The need for businesses and organizations to create accessible PDFs is inevitable. Read what library your IT needs to deploy so that your organization can create accessible PDFs right away.
Accessible documents and the law
The legal situation regarding documents, including PDFs, is country-specific. But the trend in Western countries is obvious. Almost all countries already have laws or guidelines that cover the topic of accessibility.
In the U.S., it is regulated by Section 508. In the EU, the deadline has already passed for every EU member state to include accessibility in its laws.
Of course, the laws are general and do not only apply to files such as PDFs. However, it is clear that the importance and urgency of accessibility has increased in the digital world as well.
While each country may have its wording and requirements for accessibility, there is still some sort of guideline that digital product creators follow. These are essentially the “Web Content Accessibility Guidelines” (WCAG).
Who needs accessible PDFs?
Anyone who has read the guidelines or laws will see that it is primarily public institutions such as public authorities that are required to make their websites and digital services accessible.
However, companies such as banks, transport companies, electricity providers, etc., whose products are used by a wide range of people, should also make their online services accessible now or in the near future.
Even if your company is not directly addressed by the legal requirements, the topic will not pass you by without leaving a trace. On the one hand, it is certainly in your interest to reach as many customers as possible, and on the other hand, positive expectations quickly take hold. If you later attract negative attention because your website or documents are inaccessible, this can quickly generate negative publicity on social media.
In other words, the issue of accessibility will affect all businesses that have online offerings in the foreseeable future.
While web pages can be made accessible well through their underlying HTML structure, there are some difficulties to overcome with PDF. Originally, PDFs were nothing more than a collection of instructions that described where to place which colors and shapes, much like an image.
What makes a PDF accessible?
Before we look at the technical implementation of accessible PDF, we should recall the thinking behind accessibility. Accessible documents are about making the content accessible to as many people as possible. At the same time, certain people have the most diverse limitations. The following examples are only meant to hint at the range.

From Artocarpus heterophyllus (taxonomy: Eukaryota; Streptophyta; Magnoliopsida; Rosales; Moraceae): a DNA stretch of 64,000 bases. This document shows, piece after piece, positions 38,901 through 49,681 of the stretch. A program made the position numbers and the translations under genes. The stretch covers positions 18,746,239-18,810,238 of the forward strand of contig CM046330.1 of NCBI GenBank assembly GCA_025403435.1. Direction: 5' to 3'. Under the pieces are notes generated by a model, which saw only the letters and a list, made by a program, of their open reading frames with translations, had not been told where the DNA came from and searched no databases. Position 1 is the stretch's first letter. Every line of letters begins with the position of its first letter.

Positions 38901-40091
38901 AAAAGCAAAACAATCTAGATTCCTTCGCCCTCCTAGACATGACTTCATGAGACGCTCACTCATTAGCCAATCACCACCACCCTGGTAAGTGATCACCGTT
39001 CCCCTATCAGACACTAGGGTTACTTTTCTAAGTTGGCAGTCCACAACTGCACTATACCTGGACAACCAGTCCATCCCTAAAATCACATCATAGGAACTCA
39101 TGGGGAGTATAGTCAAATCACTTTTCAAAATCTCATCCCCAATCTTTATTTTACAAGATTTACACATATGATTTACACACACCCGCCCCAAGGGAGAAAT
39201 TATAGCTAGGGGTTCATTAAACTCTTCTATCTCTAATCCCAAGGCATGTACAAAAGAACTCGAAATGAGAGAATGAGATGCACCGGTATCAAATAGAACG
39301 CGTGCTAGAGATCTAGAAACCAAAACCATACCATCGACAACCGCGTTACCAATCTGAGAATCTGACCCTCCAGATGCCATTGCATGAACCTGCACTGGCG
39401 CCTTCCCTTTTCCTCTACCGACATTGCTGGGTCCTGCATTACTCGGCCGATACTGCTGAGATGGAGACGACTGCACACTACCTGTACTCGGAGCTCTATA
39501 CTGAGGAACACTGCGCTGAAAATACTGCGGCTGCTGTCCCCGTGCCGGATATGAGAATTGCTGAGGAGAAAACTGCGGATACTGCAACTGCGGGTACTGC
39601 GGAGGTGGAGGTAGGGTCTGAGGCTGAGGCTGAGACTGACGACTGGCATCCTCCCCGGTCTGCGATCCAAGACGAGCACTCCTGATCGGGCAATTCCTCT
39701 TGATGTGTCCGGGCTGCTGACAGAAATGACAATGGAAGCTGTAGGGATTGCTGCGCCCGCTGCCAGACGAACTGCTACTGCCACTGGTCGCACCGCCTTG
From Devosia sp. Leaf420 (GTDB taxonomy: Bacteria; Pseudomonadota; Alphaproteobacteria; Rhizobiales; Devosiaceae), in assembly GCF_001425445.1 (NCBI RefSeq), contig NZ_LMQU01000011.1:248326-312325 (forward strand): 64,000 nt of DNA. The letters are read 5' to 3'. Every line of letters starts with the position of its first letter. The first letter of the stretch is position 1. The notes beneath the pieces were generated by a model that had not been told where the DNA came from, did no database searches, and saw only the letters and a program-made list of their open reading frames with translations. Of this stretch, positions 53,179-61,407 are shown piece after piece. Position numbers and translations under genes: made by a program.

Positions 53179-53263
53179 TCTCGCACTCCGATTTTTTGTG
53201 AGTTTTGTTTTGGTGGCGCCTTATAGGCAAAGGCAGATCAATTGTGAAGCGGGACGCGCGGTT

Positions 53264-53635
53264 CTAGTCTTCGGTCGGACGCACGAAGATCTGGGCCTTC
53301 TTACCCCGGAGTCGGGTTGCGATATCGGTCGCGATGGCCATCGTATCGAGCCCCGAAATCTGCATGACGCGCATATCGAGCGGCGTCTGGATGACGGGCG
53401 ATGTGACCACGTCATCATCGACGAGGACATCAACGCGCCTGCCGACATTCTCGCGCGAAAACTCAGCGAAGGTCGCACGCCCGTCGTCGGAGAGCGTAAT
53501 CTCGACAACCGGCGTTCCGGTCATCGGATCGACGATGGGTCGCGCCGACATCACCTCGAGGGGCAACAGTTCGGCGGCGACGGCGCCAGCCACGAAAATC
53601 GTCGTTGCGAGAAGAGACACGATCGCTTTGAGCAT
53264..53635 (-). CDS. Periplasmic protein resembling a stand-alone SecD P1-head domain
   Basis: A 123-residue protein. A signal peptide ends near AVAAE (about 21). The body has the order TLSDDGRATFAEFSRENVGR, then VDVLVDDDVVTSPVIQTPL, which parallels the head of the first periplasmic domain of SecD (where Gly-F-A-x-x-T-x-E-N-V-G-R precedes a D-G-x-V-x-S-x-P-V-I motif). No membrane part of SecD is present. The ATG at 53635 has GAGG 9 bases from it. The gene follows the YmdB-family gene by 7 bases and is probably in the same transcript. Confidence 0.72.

- Limited field of view. For these people, it makes sense to always place related content in proximity to each other.
- Weakness in contrast. These people have difficulty distinguishing some colors and shades of gray. Therefore, avoid colorful fonts on colorful backgrounds.
- Blurred vision. These people are forced to zoom in greatly on all views.
- Blindness. These individuals rely on a screen reader. The screen readers can only interpret structured content.
While some barriers in a PDF can be removed by a clever choice of design and layout, other barriers need to be addressed by adding specific meta-information.
As was mentioned earlier, PDFs mainly have instructions on where and what to draw. Screen readers have difficulty reading content from a PDF in a structured form because they simply cannot know how the content relates to each other or what it is supposed to depict. That’s why tags have been introduced into PDFs. These additional tags are based on the structure of HTML. That is, if a heading is to be displayed in the PDF, this heading gets a h1, to h6 tag. If a text section is printed, it gets a p tag. Analogous to tables in HTML, the individual table sections are also tagged with tbody, tr, td, etc.
With this information, screen readers immediately know what type of content is in the document. This makes it much easier for users to navigate between headings, lists, or tables.
How to create accessible PDFs automatically?